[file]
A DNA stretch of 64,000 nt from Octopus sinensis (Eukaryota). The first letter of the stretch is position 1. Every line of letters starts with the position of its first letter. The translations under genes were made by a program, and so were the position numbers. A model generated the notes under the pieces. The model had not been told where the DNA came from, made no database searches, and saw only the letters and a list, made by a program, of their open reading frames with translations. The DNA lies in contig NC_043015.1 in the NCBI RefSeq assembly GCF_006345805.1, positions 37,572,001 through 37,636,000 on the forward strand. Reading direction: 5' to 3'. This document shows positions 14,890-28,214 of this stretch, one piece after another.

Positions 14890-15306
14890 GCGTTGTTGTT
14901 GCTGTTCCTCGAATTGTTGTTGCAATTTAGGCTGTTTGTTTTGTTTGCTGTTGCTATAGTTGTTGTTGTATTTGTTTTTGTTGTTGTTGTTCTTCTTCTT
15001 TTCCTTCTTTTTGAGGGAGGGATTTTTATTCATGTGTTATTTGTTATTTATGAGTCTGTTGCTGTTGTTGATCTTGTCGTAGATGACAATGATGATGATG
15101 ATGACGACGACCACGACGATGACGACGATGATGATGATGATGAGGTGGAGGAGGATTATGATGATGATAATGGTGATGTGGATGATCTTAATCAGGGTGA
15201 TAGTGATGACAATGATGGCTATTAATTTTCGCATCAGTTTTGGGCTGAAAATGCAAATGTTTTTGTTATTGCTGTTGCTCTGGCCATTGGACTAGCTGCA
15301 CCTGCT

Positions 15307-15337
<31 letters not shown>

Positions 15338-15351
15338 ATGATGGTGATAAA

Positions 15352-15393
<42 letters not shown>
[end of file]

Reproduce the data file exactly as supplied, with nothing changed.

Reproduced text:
A DNA stretch of 64,000 nt from Octopus sinensis (Eukaryota). The first letter of the stretch is position 1. Every line of letters starts with the position of its first letter. The translations under genes were made by a program, and so were the position numbers. A model generated the notes under the pieces. The model had not been told where the DNA came from, made no database searches, and saw only the letters and a list, made by a program, of their open reading frames with translations. The DNA lies in contig NC_043015.1 in the NCBI RefSeq assembly GCF_006345805.1, positions 37,572,001 through 37,636,000 on the forward strand. Reading direction: 5' to 3'. This document shows positions 14,890-28,214 of this stretch, one piece after another.

Positions 14890-15306
14890 GCGTTGTTGTT
14901 GCTGTTCCTCGAATTGTTGTTGCAATTTAGGCTGTTTGTTTTGTTTGCTGTTGCTATAGTTGTTGTTGTATTTGTTTTTGTTGTTGTTGTTCTTCTTCTT
15001 TTCCTTCTTTTTGAGGGAGGGATTTTTATTCATGTGTTATTTGTTATTTATGAGTCTGTTGCTGTTGTTGATCTTGTCGTAGATGACAATGATGATGATG
15101 ATGACGACGACCACGACGATGACGACGATGATGATGATGATGAGGTGGAGGAGGATTATGATGATGATAATGGTGATGTGGATGATCTTAATCAGGGTGA
15201 TAGTGATGACAATGATGGCTATTAATTTTCGCATCAGTTTTGGGCTGAAAATGCAAATGTTTTTGTTATTGCTGTTGCTCTGGCCATTGGACTAGCTGCA
15301 CCTGCT

Positions 15307-15337
<31 letters not shown>

Positions 15338-15351
15338 ATGATGGTGATAAA

Positions 15352-15393
<42 letters not shown>